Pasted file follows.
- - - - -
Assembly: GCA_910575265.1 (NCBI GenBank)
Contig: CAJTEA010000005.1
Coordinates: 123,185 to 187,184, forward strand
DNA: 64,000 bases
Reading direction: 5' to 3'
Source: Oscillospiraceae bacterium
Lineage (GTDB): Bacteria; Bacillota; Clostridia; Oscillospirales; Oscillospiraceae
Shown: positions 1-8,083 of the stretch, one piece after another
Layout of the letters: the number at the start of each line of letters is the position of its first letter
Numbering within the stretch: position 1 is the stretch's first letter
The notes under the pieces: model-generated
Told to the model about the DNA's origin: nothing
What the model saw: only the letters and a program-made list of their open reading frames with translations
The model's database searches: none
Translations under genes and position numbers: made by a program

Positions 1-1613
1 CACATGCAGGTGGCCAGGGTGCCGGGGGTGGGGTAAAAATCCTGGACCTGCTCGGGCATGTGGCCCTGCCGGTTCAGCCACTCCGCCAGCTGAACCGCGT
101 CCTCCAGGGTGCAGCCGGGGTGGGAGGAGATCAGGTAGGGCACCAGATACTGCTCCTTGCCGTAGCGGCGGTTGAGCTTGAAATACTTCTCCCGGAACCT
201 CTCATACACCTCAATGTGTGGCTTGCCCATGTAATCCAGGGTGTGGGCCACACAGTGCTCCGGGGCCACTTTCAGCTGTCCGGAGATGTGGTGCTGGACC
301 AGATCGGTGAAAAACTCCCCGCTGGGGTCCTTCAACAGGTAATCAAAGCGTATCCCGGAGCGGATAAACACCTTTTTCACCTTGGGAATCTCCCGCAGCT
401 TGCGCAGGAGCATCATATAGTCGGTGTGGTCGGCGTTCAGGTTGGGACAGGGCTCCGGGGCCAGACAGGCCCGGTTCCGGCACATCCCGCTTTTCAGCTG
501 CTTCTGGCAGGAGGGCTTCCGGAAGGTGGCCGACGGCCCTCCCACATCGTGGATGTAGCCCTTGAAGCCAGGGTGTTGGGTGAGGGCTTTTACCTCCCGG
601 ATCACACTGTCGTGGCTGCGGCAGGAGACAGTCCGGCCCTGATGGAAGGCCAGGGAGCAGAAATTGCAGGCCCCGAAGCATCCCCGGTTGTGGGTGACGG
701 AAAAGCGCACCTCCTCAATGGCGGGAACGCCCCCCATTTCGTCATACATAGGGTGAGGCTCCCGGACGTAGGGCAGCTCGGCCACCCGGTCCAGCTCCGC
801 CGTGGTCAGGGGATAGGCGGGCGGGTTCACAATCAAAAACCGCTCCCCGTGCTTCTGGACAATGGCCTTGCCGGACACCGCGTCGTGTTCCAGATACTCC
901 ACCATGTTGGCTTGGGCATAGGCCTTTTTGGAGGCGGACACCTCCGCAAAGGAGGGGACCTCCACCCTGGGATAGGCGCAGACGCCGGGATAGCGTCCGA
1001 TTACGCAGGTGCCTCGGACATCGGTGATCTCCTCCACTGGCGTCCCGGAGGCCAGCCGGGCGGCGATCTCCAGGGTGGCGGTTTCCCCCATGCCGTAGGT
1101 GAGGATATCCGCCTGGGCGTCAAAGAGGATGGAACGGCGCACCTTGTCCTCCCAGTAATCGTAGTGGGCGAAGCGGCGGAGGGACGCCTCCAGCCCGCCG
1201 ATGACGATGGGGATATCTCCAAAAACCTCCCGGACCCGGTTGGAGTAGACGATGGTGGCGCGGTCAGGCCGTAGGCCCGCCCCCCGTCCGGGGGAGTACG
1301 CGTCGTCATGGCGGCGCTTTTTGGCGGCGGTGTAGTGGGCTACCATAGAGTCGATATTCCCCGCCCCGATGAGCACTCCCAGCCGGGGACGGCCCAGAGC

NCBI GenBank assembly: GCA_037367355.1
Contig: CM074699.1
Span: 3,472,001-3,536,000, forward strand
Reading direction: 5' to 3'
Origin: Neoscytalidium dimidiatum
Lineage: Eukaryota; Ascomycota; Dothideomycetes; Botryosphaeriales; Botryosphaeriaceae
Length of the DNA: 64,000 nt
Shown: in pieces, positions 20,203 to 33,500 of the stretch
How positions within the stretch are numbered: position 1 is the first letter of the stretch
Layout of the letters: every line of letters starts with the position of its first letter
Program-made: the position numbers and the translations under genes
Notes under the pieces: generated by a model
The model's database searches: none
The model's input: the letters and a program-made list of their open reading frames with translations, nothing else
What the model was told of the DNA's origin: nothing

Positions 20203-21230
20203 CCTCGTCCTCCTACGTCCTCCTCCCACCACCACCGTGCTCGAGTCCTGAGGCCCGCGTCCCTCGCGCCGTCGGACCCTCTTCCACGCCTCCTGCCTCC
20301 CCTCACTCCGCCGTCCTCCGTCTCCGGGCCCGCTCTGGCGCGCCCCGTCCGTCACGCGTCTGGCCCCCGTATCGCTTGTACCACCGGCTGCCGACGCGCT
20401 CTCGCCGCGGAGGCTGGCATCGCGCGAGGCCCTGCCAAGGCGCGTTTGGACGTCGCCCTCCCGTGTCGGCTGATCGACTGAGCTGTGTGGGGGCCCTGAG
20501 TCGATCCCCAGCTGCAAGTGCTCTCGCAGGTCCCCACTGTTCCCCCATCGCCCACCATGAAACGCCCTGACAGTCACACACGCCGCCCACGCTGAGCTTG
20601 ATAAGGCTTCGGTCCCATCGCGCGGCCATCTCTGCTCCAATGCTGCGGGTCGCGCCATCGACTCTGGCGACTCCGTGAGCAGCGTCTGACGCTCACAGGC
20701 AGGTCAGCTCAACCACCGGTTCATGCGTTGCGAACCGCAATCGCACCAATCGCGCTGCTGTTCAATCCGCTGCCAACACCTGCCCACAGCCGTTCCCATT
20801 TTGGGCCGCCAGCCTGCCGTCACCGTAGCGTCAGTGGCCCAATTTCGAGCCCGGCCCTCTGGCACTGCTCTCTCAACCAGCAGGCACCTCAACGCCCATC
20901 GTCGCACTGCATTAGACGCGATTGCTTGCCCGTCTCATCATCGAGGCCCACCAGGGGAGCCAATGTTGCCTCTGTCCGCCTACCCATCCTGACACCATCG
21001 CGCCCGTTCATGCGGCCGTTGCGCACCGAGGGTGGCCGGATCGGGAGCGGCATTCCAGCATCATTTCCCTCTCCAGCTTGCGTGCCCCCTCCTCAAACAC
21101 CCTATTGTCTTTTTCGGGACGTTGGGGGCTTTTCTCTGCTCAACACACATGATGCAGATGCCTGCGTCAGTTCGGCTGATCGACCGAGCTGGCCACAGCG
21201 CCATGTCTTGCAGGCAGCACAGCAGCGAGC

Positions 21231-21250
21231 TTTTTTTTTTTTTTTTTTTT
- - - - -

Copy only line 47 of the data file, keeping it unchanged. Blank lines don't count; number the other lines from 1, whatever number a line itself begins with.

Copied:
20203 CCTCGTCCTCCTACGTCCTCCTCCCACCACCACCGTGCTCGAGTCCTGAGGCCCGCGTCCCTCGCGCCGTCGGACCCTCTTCCACGCCTCCTGCCTCC